Norwood, the first novel by Charles Portis, is a wry, sweet, kindly novel that follows Norwood Pratt, ex-GI and decent enough car repairman, on a meandering, low-stress odyssey across the U.S. from Camp Pendleton, outside San Diego, to his home in Ralph, Texas, and, eventually, back on the road in a too-good-to-be-true car (it was), heading to collect a $70 debt in New York City, and then on a bus back south, on which he meets Rita Lee, the love of his life; a brilliant though bedraggled chicken; and a world-weary ex-circus midget, before ending up back in Ralph.
Nothing much happens, except, of course, that falling-in-love bit which is low on romantic lighting and high on goofy compatibility. But plot isn’t all that important in this 1966 novel that is a cousin to the sort of book that, at that time, Elmore Leonard was just starting to write although, unlike Leonard, without any sort of genre hook.
You could call the novel “loopy,” and that would be true enough, although not in any pejorative sense. It’s more “looping,” like the ambling walk of a good old boy at peace with himself and the world.
“Like calf brains”
You might call it — well, here, these things will give you a sense of what kind of a novel Portis wrote:
- Norwood’s father’s affection for a federal roadway — “Before his death they had moved a lot, back and forth along U.S. Highway 82 in the oil fields and cotton patches between Stamps, Arkansas, and Hooks, Texas. There was something Mr. Pratt dearly loved about that section of interstate concrete. They clung to its banks like river rats.”
- One house they lived in that had a tin-roof and, as a neighbor, a gas field with a spectacular flare forever burning — “Big copper-green beetles the size of mice came from all over the Southland to see it and die in it. At night their little toasted corpses pankled down on the tin roof.”
- A discussion of how squirrel brains taste — “About like calf brains. They’re not bad if you don’t think about it. The bad part is cracking them little skulls open.”
- The explanation from a hitchhiker who wanted to join Norwood in getting a free ride from a bread truck driver — “I’m going on in to Indianapolis. My wife is in the hospital there. She doesn’t have any sweat glands.”
- The contents of a hobo’s knapsack — “There were rolled-up clothes and a cast-iron skillet and pie pans and a can of Granger and cotton blankets and copies of True Police Cases and a mashed store cake and crackers and cans of chili and lima beans and an insulated plastic cup and a bottle of 666 Tonic and a clock and an old five-shot top-breaking .32 revolver with a heavy fluted barrel and taped-on grips.”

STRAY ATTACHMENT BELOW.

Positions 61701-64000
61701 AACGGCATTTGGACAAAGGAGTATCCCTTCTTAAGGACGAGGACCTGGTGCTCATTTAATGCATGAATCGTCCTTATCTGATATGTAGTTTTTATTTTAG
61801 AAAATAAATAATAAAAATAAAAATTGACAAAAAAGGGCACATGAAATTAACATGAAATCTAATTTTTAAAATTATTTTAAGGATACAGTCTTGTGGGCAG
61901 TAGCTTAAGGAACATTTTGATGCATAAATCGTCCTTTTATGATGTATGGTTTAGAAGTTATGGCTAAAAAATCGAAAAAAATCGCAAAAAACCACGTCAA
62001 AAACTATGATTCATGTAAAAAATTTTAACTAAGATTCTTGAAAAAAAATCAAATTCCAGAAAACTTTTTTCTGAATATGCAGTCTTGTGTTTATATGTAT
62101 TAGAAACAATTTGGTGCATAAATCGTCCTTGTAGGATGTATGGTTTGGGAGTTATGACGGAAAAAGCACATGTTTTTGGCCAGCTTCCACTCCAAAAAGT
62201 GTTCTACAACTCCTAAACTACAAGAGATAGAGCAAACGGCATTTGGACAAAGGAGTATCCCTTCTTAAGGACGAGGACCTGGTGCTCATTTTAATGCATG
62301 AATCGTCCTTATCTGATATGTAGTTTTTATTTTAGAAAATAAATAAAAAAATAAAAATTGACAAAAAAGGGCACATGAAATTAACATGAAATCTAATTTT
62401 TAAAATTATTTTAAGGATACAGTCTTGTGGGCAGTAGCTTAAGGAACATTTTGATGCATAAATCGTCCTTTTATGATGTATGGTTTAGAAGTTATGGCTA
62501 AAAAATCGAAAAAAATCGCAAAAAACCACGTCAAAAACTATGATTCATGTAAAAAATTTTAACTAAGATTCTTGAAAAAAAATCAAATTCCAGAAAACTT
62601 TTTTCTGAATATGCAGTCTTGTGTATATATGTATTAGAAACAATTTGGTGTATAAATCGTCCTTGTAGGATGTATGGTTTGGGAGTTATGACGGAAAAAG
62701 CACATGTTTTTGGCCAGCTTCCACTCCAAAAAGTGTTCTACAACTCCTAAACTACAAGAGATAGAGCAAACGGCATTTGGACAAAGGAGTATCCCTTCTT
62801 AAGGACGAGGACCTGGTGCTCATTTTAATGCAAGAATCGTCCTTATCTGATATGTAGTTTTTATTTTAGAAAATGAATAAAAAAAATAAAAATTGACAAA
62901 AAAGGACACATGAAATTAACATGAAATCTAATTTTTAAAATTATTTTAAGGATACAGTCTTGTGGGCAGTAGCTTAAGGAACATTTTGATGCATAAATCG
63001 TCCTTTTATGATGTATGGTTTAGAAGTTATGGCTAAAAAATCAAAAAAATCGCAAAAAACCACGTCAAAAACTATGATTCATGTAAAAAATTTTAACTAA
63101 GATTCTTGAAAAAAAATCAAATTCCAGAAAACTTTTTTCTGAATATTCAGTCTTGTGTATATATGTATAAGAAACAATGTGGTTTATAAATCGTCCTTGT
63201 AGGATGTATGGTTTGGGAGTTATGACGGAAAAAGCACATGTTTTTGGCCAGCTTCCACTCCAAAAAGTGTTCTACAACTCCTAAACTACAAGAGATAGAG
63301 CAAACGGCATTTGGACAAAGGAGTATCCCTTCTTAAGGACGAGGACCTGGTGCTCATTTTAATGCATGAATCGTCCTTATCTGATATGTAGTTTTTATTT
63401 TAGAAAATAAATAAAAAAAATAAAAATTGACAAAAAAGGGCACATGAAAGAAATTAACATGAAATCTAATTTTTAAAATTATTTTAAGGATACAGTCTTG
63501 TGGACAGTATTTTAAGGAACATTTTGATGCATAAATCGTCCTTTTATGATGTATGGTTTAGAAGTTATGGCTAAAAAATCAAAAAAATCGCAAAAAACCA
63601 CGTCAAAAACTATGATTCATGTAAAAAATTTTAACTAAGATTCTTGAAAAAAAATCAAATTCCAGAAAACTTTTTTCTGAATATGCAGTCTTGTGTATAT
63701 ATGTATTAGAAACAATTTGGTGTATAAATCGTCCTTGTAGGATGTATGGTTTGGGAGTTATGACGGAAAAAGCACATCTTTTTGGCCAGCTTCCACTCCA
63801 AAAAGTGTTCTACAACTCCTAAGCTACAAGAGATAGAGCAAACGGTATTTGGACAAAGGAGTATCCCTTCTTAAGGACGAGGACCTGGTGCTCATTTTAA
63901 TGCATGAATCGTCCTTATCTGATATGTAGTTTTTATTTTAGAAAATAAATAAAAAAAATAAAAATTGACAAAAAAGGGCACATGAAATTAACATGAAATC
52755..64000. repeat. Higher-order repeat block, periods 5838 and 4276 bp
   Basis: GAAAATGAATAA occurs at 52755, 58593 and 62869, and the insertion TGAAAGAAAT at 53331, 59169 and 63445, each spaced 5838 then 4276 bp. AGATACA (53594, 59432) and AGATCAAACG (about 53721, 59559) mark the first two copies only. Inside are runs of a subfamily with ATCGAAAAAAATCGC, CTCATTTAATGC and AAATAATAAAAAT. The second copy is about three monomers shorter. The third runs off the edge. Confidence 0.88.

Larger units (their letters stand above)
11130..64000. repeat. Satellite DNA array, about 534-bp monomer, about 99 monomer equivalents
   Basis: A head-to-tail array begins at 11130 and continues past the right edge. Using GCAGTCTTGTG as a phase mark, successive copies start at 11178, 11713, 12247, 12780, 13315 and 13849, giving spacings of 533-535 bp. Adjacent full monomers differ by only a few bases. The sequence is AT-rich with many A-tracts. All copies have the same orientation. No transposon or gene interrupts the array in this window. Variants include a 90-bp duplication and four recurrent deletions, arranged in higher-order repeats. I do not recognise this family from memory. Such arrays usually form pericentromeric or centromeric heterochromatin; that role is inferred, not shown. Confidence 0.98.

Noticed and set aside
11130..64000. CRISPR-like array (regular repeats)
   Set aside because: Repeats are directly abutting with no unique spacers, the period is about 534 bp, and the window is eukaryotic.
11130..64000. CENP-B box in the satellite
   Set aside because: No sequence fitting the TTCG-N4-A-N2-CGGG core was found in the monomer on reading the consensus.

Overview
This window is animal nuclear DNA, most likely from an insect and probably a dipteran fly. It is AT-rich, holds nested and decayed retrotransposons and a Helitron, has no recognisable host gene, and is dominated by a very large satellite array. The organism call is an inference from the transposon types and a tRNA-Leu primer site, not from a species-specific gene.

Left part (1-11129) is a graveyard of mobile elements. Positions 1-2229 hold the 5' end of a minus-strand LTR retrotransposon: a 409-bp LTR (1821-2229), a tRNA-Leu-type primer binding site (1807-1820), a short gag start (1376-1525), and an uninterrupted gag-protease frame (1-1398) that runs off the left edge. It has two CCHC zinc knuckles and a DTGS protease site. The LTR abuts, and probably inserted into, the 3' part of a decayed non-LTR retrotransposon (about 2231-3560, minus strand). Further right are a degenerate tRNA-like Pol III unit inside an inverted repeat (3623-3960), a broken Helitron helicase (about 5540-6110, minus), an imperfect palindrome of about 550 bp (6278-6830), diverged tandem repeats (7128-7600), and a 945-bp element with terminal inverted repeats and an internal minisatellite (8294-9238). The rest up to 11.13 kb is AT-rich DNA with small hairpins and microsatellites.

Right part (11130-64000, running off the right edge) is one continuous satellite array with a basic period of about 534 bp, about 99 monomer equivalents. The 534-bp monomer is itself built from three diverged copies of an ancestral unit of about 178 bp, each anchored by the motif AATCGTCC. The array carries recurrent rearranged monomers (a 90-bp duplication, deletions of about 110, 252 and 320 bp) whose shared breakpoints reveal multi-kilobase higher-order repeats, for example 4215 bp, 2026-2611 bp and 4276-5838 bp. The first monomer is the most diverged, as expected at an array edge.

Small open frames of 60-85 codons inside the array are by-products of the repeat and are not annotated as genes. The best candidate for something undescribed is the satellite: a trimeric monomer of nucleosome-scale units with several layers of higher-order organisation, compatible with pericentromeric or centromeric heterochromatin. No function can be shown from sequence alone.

- The travel writer that Norwood met in New York — “I’m a freelance travel writer. Just from handouts though, I don’t travel anywhere, yet.”
- A older woman in Tennessee detailing her family history — “She told about the one [relative] who ran up an eleven-hundred-dollar candy bill in Memphis and forced the family to sell as slave to pay it, and about the one who drained the swamps and how he agitated unsuccessfully for a public statue of himself in the square, like the one of Popeye in the Texas spinach capital.”
- The bus ride — “That night a suicidal owl flew into the windshield but didn’t break it and later they saw a house or a barn burning out in an open field. No one seemed to be around it trying to put it out.”
Not what you’d expect
These are not incidents and observations you’d expect to find in a Tolstoy novel or one of Emily Dickinson’s poems.
Or, for that matter, in any of the bestselling books of 1966, such as The Chosen by Chaim Potok or Ariel by Sylvia Plath or Tai-Pan by James Clavell or The Crying of Lot 49 by Thomas Pynchon or Valley of the Dolls by Jacqueline Susann or The Source by James Michener.
Portis followed Norwood up two years later with True Grit, a novel that was similarly built around the voice of its central character and a work so successful that it was made into two well-received film versions in 1969 and 2010.
He wrote only three other novels, publishing the last Gringos in 1991 at the age of 58. He died in February of this year.
That’s too bad. The world can always use more novels about the taste of squirrel brains.
Patrick T. Reardon